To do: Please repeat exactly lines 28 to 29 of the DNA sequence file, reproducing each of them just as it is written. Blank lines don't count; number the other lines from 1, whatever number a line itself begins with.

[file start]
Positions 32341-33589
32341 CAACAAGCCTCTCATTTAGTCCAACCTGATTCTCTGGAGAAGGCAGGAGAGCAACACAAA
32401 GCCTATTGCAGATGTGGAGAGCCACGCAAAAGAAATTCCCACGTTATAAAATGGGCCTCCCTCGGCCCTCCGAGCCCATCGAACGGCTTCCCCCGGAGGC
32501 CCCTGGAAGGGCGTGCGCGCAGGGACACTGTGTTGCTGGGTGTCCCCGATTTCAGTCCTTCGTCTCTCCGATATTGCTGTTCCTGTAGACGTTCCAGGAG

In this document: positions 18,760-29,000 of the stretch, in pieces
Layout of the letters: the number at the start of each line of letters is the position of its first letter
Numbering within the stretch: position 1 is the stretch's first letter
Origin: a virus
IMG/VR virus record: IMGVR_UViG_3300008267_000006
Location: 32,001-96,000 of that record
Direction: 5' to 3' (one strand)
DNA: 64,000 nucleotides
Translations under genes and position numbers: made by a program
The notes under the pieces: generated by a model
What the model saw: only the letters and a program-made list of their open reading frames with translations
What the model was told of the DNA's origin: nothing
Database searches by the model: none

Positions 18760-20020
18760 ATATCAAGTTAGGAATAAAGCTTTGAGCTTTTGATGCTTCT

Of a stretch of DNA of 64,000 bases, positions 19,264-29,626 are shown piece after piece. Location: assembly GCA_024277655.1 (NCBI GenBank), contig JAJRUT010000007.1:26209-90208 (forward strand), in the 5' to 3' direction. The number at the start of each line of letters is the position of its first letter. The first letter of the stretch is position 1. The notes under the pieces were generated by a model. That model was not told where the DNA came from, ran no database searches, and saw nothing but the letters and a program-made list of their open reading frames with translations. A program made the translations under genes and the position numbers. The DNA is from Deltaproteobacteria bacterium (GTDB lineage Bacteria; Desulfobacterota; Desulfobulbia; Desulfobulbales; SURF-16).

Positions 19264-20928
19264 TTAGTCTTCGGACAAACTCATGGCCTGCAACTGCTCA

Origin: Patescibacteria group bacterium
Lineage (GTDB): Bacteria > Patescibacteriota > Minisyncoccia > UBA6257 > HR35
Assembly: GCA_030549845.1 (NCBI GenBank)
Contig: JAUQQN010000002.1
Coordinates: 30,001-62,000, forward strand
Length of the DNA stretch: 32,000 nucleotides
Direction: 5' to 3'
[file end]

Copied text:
Length of the DNA stretch: 32,000 nucleotides
Direction: 5' to 3'